Prospects Danny Diaz and Tyler Esplin, meanwhile, were ranked by two of the aforementioned sites and left off by the other. They made the list.

Prospect MLB Pipeline SoxProspects FanGraphs Average
IF Jeter Downs 1 2 1 1.33
1B/3B Triston Casas 2 1 2 1.67
RHP Bryan Mata 4 3 3 3.33
1B/3B Bobby Dalbec 3 6 4 4.33
OF Gilberto Jimenez 5 5 6 5.33
RHP Noah Song 6 9 5 6.67
OF Jarren Duran 8 7 10 8.33
LHP Jay Groome 7 4 15 8.67
RHP Tanner Houck 10 8 9 9
RHP Thad Ward 9 11 11 10.33
SS Matthew Lugo 11 15 7 11
OF Nick Decker 12 17 14 14.33
IF Cameron Cannon 17 18 8 14.33
IF C.J. Chatham 13 10 21 14.67
C/IF Connor Wong 16 12 16 14.67
RHP Brayan Bello 18 19 12 16.33
IF Brainer Bonaci 14 20 18 17.33
RHP Chih-Jung Liu 15 27 13 18.33
SS Antoni Flores 19 21 17 19
LHP Chris Murphy 20 16 23 19.67
RHP Ryan Zeferjahn 22 13 29 21.33
3B Brandon Howlett 23 25 20 22.67
OF Marcus Wilson 21 23 25 23
RHP Aldo Ramirez 27 14 31 24
IF Jonathan Arauz 30 28 22 26.67
RHP Durbin Feltman 25 29 28 27.33
IF Danny Diaz 24 32 NR 28
RHP Andrew Politi 26 37 27 30
LHP Yoan Aybar 29 31 34 31.33
OF Tyler Esplin 28 60 NR 44

So, to boil it all down, here’s a more simplified top-30 list based off the math you see in the chart above.

  1. IF Jeter Downs
  2. 1B/3B Triston Casas
  3. RHP Bryan Mata
  4. 1B/3B Bobby Dalbec
  5. OF Gilberto Jimenez
  6. RHP Noah Song
  7. OF Jarren Duran
  8. LHP Jay Groome
  9. RHP Tanner Houck
  10. RHP Thad Ward
  11. SS Matthew Lugo
  12. OF Nick Decker
  13. IF Cameron Cannon
  14. IF C.J. Chatham
  15. C/IF Connor Wong
  16. RHP Brayan Bello
  17. IF Brainer Bonaci
  18. RHP Chih-Jung Liu
  19. SS Antoni Flores
  20. LHP Chris Murphy
  21. RHP Ryan Zeferjahn
  22. 3B Brandon Howlett
  23. OF Marcus Wilson
  24. RHP Aldo Ramirez
  25. IF Jonathan Arauz
  26. RHP Durbin Feltman
  27. IF Danny Diaz
  28. RHP Andrew Politi
  29. LHP Yoan Aybar
  30. OF Tyler Esplin

In total, 26 of the above 30 players were either drafted or signed by the Red Sox, while three were traded for, and one was acquired in the Rule 5 Draft.

For more in-depth analysis, information, and scouting reports on these prospects and even more players, check out one of the sites I used for this piece in SoxProspects.com. Those guys do a great job in covering the Red Sox farm system. You can even read more abut them and how they got their start here.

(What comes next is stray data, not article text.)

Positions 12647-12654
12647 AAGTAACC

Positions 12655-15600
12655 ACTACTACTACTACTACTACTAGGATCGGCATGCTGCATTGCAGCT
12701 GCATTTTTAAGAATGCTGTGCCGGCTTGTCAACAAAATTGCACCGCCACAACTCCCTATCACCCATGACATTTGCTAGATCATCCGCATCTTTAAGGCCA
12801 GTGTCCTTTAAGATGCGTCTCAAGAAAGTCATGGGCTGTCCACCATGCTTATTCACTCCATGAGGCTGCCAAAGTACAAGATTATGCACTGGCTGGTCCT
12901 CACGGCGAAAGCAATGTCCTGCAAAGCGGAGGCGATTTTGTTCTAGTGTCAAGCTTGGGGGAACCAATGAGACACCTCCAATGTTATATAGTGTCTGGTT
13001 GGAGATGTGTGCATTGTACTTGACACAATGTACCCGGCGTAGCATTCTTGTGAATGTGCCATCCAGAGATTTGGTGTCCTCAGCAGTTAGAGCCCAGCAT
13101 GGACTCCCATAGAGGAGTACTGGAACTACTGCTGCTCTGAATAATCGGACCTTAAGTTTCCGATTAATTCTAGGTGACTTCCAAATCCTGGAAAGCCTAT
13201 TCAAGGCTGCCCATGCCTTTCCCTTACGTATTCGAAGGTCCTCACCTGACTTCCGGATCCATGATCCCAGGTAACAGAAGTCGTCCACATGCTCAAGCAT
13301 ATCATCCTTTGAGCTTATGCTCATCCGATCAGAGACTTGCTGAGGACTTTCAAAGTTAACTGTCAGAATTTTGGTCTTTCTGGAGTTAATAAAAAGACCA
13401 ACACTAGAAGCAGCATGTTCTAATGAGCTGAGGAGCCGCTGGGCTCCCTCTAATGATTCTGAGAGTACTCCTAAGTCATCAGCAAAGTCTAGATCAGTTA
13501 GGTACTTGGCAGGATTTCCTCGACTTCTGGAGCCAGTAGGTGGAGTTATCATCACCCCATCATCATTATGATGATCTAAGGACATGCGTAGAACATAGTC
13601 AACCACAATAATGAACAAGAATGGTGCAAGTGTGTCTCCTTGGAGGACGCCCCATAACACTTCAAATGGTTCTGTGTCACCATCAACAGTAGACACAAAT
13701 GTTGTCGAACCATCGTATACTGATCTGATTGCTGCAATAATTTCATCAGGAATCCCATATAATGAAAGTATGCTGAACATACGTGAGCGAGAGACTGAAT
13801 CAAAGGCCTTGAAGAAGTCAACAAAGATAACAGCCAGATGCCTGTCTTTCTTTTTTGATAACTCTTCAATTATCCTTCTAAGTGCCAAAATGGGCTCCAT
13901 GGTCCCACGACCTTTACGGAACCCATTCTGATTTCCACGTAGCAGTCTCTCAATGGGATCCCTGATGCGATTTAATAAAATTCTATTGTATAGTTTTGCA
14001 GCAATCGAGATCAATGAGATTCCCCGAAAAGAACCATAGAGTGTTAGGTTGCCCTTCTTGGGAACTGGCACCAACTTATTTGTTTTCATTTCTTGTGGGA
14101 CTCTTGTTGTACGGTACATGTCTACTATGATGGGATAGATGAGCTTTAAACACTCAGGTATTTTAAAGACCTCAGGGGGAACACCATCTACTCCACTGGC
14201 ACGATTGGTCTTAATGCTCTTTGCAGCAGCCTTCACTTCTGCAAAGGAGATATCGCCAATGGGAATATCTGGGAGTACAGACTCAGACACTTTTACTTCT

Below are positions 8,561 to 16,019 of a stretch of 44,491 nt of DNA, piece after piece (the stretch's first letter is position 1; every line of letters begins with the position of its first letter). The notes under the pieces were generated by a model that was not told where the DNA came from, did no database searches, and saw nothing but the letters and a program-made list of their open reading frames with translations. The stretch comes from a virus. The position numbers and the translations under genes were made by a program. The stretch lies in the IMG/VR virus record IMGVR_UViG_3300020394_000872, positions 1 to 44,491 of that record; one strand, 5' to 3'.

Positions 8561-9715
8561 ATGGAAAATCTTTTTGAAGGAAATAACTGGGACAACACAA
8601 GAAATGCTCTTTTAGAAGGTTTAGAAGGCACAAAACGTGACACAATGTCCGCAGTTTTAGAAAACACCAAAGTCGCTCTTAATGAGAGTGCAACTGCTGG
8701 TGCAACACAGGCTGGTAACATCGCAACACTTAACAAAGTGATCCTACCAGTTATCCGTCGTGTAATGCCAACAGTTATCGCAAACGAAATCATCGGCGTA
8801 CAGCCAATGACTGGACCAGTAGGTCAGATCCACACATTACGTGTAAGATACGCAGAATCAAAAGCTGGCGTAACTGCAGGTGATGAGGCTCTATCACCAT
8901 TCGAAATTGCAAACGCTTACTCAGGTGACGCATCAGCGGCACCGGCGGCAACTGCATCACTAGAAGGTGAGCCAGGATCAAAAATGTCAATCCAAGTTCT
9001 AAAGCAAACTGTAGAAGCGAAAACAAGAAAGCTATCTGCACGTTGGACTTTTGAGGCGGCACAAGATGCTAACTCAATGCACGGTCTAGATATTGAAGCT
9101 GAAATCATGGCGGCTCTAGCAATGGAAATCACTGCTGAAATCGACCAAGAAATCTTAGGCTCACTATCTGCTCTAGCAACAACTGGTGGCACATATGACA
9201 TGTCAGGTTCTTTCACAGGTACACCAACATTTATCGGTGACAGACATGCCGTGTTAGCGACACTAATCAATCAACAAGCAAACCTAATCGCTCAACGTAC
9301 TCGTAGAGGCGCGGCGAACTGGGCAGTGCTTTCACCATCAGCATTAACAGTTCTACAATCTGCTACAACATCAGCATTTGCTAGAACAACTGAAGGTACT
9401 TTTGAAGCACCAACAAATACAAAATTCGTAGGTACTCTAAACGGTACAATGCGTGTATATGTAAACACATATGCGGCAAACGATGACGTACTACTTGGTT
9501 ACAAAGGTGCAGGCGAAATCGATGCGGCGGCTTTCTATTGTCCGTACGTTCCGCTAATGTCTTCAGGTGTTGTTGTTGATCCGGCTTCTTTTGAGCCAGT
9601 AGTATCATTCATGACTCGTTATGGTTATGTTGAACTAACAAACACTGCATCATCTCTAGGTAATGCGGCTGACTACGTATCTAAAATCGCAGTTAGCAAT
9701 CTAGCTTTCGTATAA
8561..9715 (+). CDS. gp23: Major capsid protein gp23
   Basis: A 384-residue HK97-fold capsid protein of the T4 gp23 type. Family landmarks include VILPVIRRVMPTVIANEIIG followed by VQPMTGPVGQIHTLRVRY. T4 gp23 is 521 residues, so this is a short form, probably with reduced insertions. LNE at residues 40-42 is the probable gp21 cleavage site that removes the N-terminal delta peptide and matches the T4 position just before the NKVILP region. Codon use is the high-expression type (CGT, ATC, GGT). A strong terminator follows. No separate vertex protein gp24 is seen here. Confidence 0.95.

Bryan Mata Hurls Two Scoreless Innings, Jonathan Arauz Homers as Red Sox Fall to Phillies

After powering themselves to a 6-3 win over the Pittsburgh Pirates on Wednesday, the Red Sox fell to 3-3-1 on Grapefruit League action on Thursday following a 12-5 defeat at the hands of the Philadelphia Phillies at JetBlue Park.

Making his first start and second appearance of the spring was Bryan Mata, who is now ranked by MLB Pipeline as the No. 4 prospect in the Sox’ system headed into the 2020 season.

Working the first two innings Thursday, the 20-year-old right-hander kept the Phillies off the scoreboard while scattering two hits and one walk to go along with a pair of strikeouts on the afternoon. Those two punchouts came against the final two hitters he faced in the second.

In relief of Mata, Chris Mazza got hit hard for three runs on a two-run home run and RBI double in the third, left-hander Darwinzon Hernandez allowed one run on two hits and a sacrifice fly in the fourth, newcomer Phillips Valdez fanned two in an impressive, scoreless fifth, Bobby Poyner yielded a two-run homer to Delvy Grullon in the sixth, Daniel McGrath surrendered one run on three singles and a walk in the seventh, R.J. Alvarez allowed six of the nine hitters he faced in the eighth to reach base, resulting in four more Phillies runs, Eduard Bazardo yielded another run while only being able to record the first out of the ninth, and Matthew Kent wrapped things up by retiring the only two hitters he faced.

All in all, Red Sox pitching on Thursday combined to give up 12 runs on 20(!) hits and six walks. It’s still only late February, but I would not call those numbers ideal.

On the other side of things, the Red Sox lineup that featured Andrew Benintendi, Jackie Bradley Jr., J.D. Martinez, Mitch Moreland, Christian Vazquez, Kevin Pillar, Tzu-Wei Lin, Bobby Dalbec, and Jonathan Arauz was matched up against Phillies right-hander Nick Pivetta to begin things in this one.